- Eric Gill 1882–1940
- Hoptonwood stone
- Object: 265 x 400 x 28 mm, 7 kg
- Transferred from the Victoria & Albert Museum 1983
Not on display
T03734 Two Alphabets and Numerals 1909
Hoptonwood stone, the letters painted 10 1/2 × 15 3/4 × 1 1/8 (265 × 400 × 28)
Inscribed ‘Aabcdefghijklmno/pqqrstuvwxyz &/abcdefghijklmnopqrst/uvwxyz 1234567890/A.E.R. Gill Letter-cutter. Pub. by JOHN HOGG Paternoster Row, London, C.SMITH & Sons, Moulders, Kentish Town, London’
Transferred from the Victoria and Albert Museum 1983
Prov: Presented by the artist to the Victoria and Albert Museum 1931 (A. 26–1931)
Exh: British Institute of Industrial Art, Victoria and Albert Museum, 1931 (no catalogue); travelling exhibitions of the Department of Circulation, Victoria and Albert Museum; Eric Gill, Dartington Cider Press Centre, Dartington, July–August 1979, Kettle's Yard, Cambridge, October–November 1979; Strict Delight, the Life and Work of Eric Gill, Whitworth Art Gallery, Manchester, March–April 1980 (L, 17)
Lit: Edward Johnston, Manuscript and Inscription Letters, 1909, plate 14; Evan R. Gill, The Inscriptional Work of Eric Gill an Inventory, 1964, 168 B; Robert Harling, The Letter Forms and Type Designs of Eric Gill, 1976, p.22 and repr. opp. p.17 Also repr: Reproduction in plaster by John Hogg, 1909; coloured reproduction published by Victoria and Albert Museum; a rubbing reproduced as end papers in Robert Speaight, The Life of Eric Gill, 1966
See entry on T03733. The commentary under the reproduction of T03734 in Edward Johnston, op.cit., is:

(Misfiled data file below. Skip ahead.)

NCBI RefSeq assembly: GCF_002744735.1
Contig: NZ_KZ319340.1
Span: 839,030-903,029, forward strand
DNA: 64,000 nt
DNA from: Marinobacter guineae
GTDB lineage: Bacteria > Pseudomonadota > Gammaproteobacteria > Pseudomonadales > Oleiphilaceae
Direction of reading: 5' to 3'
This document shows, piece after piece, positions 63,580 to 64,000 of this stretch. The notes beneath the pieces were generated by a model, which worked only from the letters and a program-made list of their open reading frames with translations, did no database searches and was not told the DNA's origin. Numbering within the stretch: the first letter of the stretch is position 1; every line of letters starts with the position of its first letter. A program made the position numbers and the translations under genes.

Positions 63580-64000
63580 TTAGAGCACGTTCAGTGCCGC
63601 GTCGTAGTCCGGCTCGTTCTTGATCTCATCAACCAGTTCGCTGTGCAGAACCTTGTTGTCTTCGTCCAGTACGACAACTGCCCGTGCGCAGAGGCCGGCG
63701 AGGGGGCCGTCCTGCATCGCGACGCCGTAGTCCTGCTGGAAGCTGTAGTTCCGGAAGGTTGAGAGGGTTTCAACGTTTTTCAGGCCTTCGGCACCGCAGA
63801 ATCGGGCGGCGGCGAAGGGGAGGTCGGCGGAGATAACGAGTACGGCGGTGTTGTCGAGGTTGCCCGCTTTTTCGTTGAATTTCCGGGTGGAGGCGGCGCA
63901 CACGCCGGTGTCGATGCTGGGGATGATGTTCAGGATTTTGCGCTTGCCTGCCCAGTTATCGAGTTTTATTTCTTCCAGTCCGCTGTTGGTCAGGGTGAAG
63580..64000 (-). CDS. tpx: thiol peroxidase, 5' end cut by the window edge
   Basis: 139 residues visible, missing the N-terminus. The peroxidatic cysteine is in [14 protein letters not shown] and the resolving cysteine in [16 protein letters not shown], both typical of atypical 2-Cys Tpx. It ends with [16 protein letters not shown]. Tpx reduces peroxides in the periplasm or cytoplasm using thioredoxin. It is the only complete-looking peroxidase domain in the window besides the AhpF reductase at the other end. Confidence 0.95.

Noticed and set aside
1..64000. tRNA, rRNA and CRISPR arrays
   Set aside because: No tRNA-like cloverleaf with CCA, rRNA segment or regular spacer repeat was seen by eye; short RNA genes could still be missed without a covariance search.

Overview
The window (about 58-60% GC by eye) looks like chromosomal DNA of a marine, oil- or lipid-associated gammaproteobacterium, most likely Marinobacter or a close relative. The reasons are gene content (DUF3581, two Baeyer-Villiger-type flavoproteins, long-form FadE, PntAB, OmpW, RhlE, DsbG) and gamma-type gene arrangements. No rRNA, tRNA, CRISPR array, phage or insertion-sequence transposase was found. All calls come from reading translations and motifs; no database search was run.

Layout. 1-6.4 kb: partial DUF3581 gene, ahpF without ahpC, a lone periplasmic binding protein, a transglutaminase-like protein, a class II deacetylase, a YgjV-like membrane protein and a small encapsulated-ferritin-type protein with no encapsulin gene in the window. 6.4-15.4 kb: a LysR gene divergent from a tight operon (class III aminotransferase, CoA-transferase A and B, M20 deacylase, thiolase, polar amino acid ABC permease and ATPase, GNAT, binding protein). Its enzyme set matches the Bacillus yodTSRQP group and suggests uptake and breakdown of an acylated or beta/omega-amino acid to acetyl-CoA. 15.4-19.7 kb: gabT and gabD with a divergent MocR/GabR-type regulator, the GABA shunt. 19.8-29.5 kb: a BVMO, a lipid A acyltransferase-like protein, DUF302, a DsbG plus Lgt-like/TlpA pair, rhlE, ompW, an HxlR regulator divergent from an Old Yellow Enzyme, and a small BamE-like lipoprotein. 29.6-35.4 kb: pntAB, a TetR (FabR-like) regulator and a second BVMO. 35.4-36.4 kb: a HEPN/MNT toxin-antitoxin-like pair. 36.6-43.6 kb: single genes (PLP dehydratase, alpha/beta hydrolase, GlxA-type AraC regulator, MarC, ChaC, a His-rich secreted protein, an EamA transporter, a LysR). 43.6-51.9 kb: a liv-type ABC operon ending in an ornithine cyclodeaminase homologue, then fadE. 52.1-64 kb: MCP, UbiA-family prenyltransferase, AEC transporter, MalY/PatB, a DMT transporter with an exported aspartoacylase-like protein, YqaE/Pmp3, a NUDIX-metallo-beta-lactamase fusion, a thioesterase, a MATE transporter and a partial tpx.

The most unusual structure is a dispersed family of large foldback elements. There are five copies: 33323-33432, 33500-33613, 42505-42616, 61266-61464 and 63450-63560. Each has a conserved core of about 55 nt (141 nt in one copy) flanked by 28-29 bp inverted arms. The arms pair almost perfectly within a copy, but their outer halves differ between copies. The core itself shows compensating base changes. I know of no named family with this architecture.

lower-case italics and numerals incised with ‘V’ section ... These letters are appropriate for all ordinary inscriptions in stone. While they are as easily and quickly made as the more common ‘sans-serif’ or ‘block’ letters, they are at the same time more legible...
This, with T03745 for capital letters, was of considerable influence in Britain, by means of reproductions in Edward Johnston's 1909 portfolio and the plaster casts of the same year.
Amongst the artist's photographs of his own works, sold from the Hague family collection at Sotheby's, 9 November 1981, were photographs of two carved inscriptions by Gill of letters and numerals, both signed and dated 1909. These are similar to T03734 and T03735, but are arranged differently, and they were perhaps intended to be kept by the artist as fair copies.
In T03734 the first two lines of figures are painted red, the third blue and the last blue (the letters) and red (the numbers).
The Tate Gallery 1982-84: Illustrated Catalogue of Acquisitions, London 1986